• How about data privacy? Who will have access to the information?

    Data privacy is another area to be worked out, but everyone involved agrees it is an area of prime concern. They also agree that the data collected is intended solely for the use of animal health officials in the event that traceback is needed.

  • How will the effort to create an ID system progress from here?

    A work plan has been accepted that will serve as the base line to move on developing a program. See the report at www.usaip.info.

    That document includes a timeline for moving a program through the development and implementation stages. But final rulemaking is a ways off.

    The work plan is currently in a 60-day comment period that ends Dec. 31. In addition, species groups, which will develop implementation plans for their respective industries, are now being formed. It's hoped that the work of these groups will be completed by March or April 2004.

    Producers need to inform themselves about the program, then register their feedback.

  • Which countries currently have national livestock ID programs?

    Canada, New Zealand and the European Union and Great Britain have mandatory programs. Australia's program is voluntary, except for the state of Victoria where electronic ear tagging is compulsory. Japan is fine-tuning and expanding its mandatory program to cover farm to fork.

    Meanwhile, Argentina, Brazil and Uruguay have begun to implement national ID systems, and Mexico is moving that way, as well. See “Around The ID World,” p. 52.

  • Canada has a mandatory system, but was still devastated by bovine spongiform encephalopathy (BSE). Didn't the program work?

    Actually, the Canadian program worked as intended. The program's aim was to provide a means to quickly trace suspect animals to identify its production stops and other animals it may have contacted. The system played a major role in Canada's BSE investigation to find offspring from the infected herd.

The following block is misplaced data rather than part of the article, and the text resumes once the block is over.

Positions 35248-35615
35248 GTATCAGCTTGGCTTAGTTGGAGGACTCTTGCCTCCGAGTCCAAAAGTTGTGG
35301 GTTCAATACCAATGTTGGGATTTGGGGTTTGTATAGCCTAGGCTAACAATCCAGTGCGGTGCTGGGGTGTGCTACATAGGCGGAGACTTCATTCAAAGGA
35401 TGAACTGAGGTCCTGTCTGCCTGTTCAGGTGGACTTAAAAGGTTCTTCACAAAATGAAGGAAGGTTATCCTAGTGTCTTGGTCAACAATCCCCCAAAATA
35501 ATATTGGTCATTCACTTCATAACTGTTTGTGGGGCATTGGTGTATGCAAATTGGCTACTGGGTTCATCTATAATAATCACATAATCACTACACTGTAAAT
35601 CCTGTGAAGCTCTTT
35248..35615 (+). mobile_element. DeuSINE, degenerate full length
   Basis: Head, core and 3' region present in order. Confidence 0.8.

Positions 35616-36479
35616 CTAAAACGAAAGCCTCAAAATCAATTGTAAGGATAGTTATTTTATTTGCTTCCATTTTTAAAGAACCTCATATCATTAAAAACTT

• What's the relationship between individual animal ID and country-of-origin labeling (COOL)?

    There is no legislated connection, though some system of animal documentation is needed to comply with COOL legislation.

    Animal ID is an animal disease control tool. In the event of an animal disease outbreak, its aim is to allow the tracking of any animal within 48 hours. For all practical purposes, individual animal ID ends at the processing level.

    Meanwhile, COOL is a beef marketing tool. Its purpose is to identify to consumers at the retail meat case the country (or countries) where the animal was born, raised and fed. The idea behind COOL is that proponents think American consumers will prefer U.S. beef product to foreign product.

  • What is your advice to producers anxious about such a program?

    Assuming the funding falls into place as outlined in the work plan accepted by the U.S. Animal Health Association, enterprising managers can utilize the system as the foundation to add tools and services that will build more focus into their herd management. Take the time to learn about the program so that, when it does come, you can make it work for you.